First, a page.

Your Best Task List for End-of-Summer Home Maintenance

home maintenance

Maintenance To-Do List

Heating system: Replace air filters

Replacing the air filters in your heating system keeps your furnace running efficiently. It also keeps the air in your home cleaner by removing pollutants and allergens. Consumer Reports recommends replacing air filters every few months. Here is how:
  1. Determine what kind of filter you have and how it inserts into your furnace. Remove and examine the filter. Find the arrow on the filter. The arrow shows the direction of airflow within the unit. Using a permanent marker note the direction of the arrow on the exterior of your furnace.
  2. Purchase a replacement filter. Be sure you get the exact same size as the air filter you removed. You can buy filters at hardware stores and at home improvement centers.
  3. Install the new filter. Make sure you match the arrow on the filter with the arrow you drew on your furnace.
  Hot tip: If your air filter has a plastic frame, it’s reusable. Vacuum it and clean it with water, then allow it to dry and then reinstall it.  

Water pipes: Prevent freezing

Frozen pipes can lead to costly damage in your home. Take these measures of prevention recommended by experts: Insulate – Exposed faucets and pipes can benefit from added insulation. This would include water lines in unheated areas such as attics, basements, and garages. Insulation options include materials such as newspapers or rags. Cover the insulating material with plastic and secure it with string or wire. Outside spigots – Disconnect garden hoses and drain them. Drain and shut off your spigots as well, then attach a winter cover to protect them from dropping temps. Trickle water – Allow interior faucets to drip when the temperature plummets to help prevent frozen water lines. Make sure the stream is small but steady, about the size of a pencil lead.   Cold air leaking on a pipe could cause freezing, and some experts recommend inspecting your home and sealing any cracks or holes near pipes. It’s also important to leave faucets running overnight when the temperatures get low. But if you’re worried about higher water bills, consider adding insulation around your pipes.  

Safety: Check smoke and carbon monoxide detectors

  Staying on top of the maintenance of your smoke and carbon monoxide detectors in your home can save your life. Smoke detectors: Some studies show that fires kill 3,000 people in the U.S. every year. Forty percent of those deaths occur in homes with no working smoke alarms. Properly maintaining smoke detectors is easy to do and can prevent tragedy. Some experts advise following these simple steps to keep your smoke detectors working properly:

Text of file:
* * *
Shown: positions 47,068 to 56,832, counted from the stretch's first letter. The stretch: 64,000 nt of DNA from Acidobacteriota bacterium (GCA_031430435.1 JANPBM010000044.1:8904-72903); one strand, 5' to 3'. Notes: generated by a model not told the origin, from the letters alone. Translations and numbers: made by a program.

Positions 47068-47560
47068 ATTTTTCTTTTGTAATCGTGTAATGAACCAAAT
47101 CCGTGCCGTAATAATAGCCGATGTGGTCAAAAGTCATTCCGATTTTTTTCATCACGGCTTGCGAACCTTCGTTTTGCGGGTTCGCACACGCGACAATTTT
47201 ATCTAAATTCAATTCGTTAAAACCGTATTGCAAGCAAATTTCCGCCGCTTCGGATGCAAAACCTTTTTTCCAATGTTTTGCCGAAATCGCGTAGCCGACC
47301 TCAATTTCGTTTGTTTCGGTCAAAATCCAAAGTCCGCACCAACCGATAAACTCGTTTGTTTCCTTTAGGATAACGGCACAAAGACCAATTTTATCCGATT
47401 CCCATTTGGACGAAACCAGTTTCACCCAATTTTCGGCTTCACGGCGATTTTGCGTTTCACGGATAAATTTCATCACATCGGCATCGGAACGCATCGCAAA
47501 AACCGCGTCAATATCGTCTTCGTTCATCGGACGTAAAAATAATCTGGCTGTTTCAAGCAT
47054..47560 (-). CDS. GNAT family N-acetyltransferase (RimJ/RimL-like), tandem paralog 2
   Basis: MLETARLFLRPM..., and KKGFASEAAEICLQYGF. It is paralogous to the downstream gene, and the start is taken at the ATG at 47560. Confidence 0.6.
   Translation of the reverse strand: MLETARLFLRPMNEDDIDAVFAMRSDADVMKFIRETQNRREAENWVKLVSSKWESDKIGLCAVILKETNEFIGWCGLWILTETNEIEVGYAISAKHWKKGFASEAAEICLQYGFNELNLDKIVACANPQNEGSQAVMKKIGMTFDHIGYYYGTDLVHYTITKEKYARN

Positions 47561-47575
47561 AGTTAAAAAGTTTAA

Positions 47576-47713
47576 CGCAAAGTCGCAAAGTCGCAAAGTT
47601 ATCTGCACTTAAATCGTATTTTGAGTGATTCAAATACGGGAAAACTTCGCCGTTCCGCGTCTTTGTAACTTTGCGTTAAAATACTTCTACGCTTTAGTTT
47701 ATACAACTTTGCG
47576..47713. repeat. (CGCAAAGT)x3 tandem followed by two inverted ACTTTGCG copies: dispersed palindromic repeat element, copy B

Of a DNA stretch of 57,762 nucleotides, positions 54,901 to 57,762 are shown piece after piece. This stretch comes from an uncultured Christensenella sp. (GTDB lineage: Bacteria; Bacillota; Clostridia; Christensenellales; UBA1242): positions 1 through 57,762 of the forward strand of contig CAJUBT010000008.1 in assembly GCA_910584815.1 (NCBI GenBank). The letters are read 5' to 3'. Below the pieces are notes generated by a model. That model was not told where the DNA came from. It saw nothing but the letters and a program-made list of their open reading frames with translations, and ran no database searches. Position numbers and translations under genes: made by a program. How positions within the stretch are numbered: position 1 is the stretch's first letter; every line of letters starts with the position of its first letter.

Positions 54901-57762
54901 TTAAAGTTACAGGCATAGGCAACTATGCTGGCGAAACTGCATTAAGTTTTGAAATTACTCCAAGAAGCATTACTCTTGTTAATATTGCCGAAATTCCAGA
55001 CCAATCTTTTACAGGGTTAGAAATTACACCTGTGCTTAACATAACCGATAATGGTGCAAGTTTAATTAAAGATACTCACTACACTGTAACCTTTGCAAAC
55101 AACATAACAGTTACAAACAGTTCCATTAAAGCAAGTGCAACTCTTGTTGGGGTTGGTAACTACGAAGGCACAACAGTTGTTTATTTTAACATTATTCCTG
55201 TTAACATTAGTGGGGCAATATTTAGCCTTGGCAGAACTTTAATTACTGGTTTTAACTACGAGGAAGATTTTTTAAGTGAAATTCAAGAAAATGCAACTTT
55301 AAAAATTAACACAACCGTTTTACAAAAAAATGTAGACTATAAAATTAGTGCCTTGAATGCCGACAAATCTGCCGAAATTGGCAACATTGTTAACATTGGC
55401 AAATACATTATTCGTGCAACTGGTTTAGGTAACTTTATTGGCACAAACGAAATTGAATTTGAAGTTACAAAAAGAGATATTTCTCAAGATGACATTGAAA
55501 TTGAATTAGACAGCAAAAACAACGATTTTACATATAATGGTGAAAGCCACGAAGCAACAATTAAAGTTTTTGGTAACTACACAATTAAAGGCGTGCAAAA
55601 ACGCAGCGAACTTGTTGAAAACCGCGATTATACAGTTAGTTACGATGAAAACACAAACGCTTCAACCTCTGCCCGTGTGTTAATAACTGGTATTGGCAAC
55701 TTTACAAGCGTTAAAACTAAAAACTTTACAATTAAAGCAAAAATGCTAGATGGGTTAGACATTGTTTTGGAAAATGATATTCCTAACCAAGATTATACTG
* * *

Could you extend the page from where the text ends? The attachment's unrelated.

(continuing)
• Test the alarm once every month by pressing the “test” button until you hear the beep.
  • Change the batteries once every year.
  • Replace the units every 10 years.
  • Clean smoke detectors once every three months. Use the hose soft brush attachment of your vacuum cleaner.
Carbon monoxide detectors: Carbon monoxide is often referred to as the invisible killer because it’s odorless, colorless and poisonous. Keeping your detectors in good working order can save your life. According to the National Fire Protection Association, you should follow these steps to maintain your carbon monoxide detector:
  • Test the detectors once per month.
  • Check the batteries if the alarm sounds. If the batteries are low, replace them.
  • If the alarm continues to sound, move to a location with fresh air and call the fire department.
  • Replace carbon monoxide detectors in accordance with the manufacturer’s instructions.

Your task list is prepared!

It doesn’t take much to prepare your home for cooler weather and to avoid costly repairs. Replace air filters in your heating system, prevent your home’s pipes from freezing, and check your smoke and carbon monoxide detectors to keep everyone in your home safe. Grab your toolbox now and follow these home maintenance steps before cooler weather hits.]]>

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